#4 The institution of marriage is almost becoming irrelevant in our society. At one time, having a child “out of wedlock” was greatly frowned upon, but now that stigma is totally gone. According to the United Nations Population Fund, 40 percent of all births in the U.S. now happen outside of marriage. But if you go back to 1970, that figure was sitting at just 10 percent.
#5 As the middle class disintegrates, more Americans are choosing a nomadic lifestyle than ever before. Today, a million Americans are living in their RVS, and that number is rising with each passing year.
#6 For decades, the Baby Boomers have been the largest living adult generation in the United States, but in 2019 the Millennials will officially surpass them…
Numbering 71 million in 2016, Millennials in the United States are approaching Baby Boomers (74 million) in population and are projected to surpass them as the nation’s largest living adult generation in 2019. The Millennial generation, defined as Americans born from 1981 to 1996, corresponds to adults ages 22 to 37 in 2018.
From the time they were born, the Baby Boomers have greatly defined life in America, but now that is changing. The Millennials are rapidly becoming the dominant generation in our society, and that has fundamental implications for our future.
#7 America is turning blue. Millennials turned out in unprecedented numbers during the recent mid-term elections, and that is one of the big reasons why Democrats were able to pick up 39 seats in the House of Representatives. According to one recent survey, Americans from the age of 18 to the age of 29 favor Democrats over Republicans by a 66 percent to 32 percent margin. As older Americans die off, areas of the country that are red or purple today will increasingly be turning blue.
#8 In recent years, migration has become one of the biggest global trends. According to the United Nations, there are now 250 million migrants around the globe, and this crisis just seems to grow with each passing year. Those that live in countries that are suffering from war, poverty or tyrannical leadership can see that life is much better in Europe and North America, and many of them are extremely desperate to secure a more promising future for themselves and for their children. But mass migration has caused tremendous problems all over Europe, and it has become a political flashpoint in the United States. As our world becomes increasingly unstable, more people than ever are going to want to migrate in the years ahead, and this is going to create great challenges.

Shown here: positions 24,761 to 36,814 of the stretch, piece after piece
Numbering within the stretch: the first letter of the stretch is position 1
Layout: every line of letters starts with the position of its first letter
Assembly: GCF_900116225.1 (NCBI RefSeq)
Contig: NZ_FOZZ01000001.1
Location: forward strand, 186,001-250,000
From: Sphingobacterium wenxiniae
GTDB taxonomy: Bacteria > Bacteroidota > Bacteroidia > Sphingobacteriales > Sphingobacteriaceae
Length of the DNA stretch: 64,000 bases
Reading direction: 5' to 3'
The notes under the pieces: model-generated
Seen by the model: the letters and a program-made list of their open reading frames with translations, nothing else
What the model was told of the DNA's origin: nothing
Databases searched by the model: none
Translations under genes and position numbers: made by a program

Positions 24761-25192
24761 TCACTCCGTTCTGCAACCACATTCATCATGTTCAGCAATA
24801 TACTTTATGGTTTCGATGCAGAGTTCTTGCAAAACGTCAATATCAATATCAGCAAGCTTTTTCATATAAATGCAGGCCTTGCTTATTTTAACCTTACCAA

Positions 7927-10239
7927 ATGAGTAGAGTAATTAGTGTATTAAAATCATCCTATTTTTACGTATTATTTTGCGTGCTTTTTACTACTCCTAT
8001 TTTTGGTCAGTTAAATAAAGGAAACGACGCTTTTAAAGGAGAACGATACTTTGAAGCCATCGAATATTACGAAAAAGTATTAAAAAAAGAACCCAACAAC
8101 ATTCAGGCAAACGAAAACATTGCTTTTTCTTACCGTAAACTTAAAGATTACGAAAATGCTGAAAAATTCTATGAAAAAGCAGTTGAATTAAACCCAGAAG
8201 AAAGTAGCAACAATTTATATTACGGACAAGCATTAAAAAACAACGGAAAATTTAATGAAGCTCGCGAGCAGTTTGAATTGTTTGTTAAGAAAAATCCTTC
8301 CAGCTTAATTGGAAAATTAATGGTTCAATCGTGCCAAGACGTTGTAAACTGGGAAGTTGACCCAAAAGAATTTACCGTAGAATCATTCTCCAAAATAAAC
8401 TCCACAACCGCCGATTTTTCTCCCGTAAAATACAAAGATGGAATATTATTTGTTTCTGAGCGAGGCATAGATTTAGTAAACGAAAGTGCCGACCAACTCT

Without a doubt, our world has been through a lot in recent years, but the challenges that we have faced so far are nothing compared to what is coming. Our planet is running out of clean water, oil and food. Our oceans are filling up with trillions of pieces of plastic, and animal species are going extinct at a rate that is absolutely unprecedented. Meanwhile, our political systems are being shaken, global financial systems are on the verge of collapse, and natural disasters are increasing in both frequency and intensity.
The pace of change is only going to become even greater, and our world is never going to be the same again.